The Mechanical Insulators Labor Management and Cooperative Trust (LMCT) Executive Director Pete Ielmini compared the safety of construction work throughout time and how a dangerous industry, like construction, has become safer over time on the Sept. 23 episode of America’s Work Force Union Podcast.
The Occupational Safety and Health Act
At the beginning of the segment, Ielmini said the construction industry is inherently dangerous, but thanks to unions, the entire industry has become a safer place.
While people typically talk about the benefits of unions in terms of improved wages and quality benefits, Ielmini said unions have raised the bar on safety standards. By heavily lobbying the federal government throughout the 1960’s unions helped bring about the Occupational Safety and Health Act, which was signed into law in 1970.
He said the Occupational Safety and Health Act is a multifaceted piece of legislation.
The law established the Occupational Safety and Health Administration (OSHA) and provided workers with the legal right to a safe workplace provided by the employer. This includes providing personal protective equipment and instituting safety policies.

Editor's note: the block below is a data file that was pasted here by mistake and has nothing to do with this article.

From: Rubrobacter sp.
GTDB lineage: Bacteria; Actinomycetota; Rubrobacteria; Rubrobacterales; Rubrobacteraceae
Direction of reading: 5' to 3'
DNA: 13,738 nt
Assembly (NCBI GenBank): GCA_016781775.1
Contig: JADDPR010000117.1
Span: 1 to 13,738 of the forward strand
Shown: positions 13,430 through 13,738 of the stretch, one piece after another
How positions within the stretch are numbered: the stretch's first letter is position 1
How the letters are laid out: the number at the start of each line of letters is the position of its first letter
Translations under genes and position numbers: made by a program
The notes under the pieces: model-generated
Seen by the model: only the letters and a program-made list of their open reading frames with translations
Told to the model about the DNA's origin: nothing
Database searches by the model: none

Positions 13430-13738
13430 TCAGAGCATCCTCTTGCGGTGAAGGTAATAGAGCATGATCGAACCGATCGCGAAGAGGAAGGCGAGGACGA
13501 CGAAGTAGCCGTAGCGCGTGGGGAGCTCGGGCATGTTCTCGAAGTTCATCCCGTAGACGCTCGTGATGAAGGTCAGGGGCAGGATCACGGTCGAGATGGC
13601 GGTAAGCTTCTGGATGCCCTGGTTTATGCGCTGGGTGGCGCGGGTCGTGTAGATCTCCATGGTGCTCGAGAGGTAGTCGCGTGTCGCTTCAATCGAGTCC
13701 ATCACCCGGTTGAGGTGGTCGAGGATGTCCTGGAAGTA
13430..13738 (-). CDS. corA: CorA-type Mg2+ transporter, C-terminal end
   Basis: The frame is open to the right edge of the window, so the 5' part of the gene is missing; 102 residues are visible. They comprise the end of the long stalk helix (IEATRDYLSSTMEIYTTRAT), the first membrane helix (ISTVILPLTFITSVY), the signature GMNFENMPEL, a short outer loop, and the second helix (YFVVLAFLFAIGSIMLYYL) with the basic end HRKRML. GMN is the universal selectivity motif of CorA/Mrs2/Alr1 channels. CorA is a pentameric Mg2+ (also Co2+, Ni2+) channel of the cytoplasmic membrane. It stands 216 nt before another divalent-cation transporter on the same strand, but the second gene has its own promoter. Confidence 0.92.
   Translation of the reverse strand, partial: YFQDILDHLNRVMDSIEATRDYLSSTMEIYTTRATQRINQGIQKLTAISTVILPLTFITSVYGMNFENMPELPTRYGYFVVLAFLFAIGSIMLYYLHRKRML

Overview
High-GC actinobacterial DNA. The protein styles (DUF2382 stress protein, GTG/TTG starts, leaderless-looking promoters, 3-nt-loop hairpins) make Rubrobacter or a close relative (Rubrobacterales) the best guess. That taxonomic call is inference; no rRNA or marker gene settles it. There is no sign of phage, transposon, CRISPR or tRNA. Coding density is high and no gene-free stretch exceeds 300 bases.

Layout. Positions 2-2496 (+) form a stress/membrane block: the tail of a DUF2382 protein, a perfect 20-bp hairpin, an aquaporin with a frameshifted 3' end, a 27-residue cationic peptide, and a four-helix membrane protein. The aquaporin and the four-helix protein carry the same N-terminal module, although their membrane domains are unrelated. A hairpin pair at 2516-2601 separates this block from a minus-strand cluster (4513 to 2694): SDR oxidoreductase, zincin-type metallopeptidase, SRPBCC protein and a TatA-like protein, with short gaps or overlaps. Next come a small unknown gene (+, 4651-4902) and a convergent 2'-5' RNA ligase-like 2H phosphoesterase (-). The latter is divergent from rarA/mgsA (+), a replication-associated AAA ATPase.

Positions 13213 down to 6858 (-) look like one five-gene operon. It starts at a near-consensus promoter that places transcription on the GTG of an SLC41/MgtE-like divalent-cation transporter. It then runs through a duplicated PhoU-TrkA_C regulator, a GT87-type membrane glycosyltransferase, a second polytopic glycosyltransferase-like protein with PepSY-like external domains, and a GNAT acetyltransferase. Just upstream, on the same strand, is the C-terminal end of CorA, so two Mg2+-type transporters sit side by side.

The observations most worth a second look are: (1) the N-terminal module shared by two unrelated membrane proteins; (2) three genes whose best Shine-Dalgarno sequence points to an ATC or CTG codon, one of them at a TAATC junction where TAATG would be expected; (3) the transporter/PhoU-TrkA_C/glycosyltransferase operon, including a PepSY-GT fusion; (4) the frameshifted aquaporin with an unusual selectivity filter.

How are employers held responsible?
Ielmini then talked about the consequences employers face if their workplace is found to be in violation of any OSHA guidelines.
He said the fines levied by OSHA could be larger. However, employers fear their insurance provider more. When an incident occurs at a workplace, the employer’s insurance goes up. Ielmini said this is the real deterrent to OSHA violations.
The safety of current Insulators
Being the Executive Director of the Mechanical Insulators LMCT, Ielmini talked about the current safety issues faced by insulators.
He said the largest safety concern for insulators continues to be the materials they work with. Although they only work with asbestos when safely removing and disposing of the material, the worry of inhaling materials such as fiberglass and mineral wall still exists.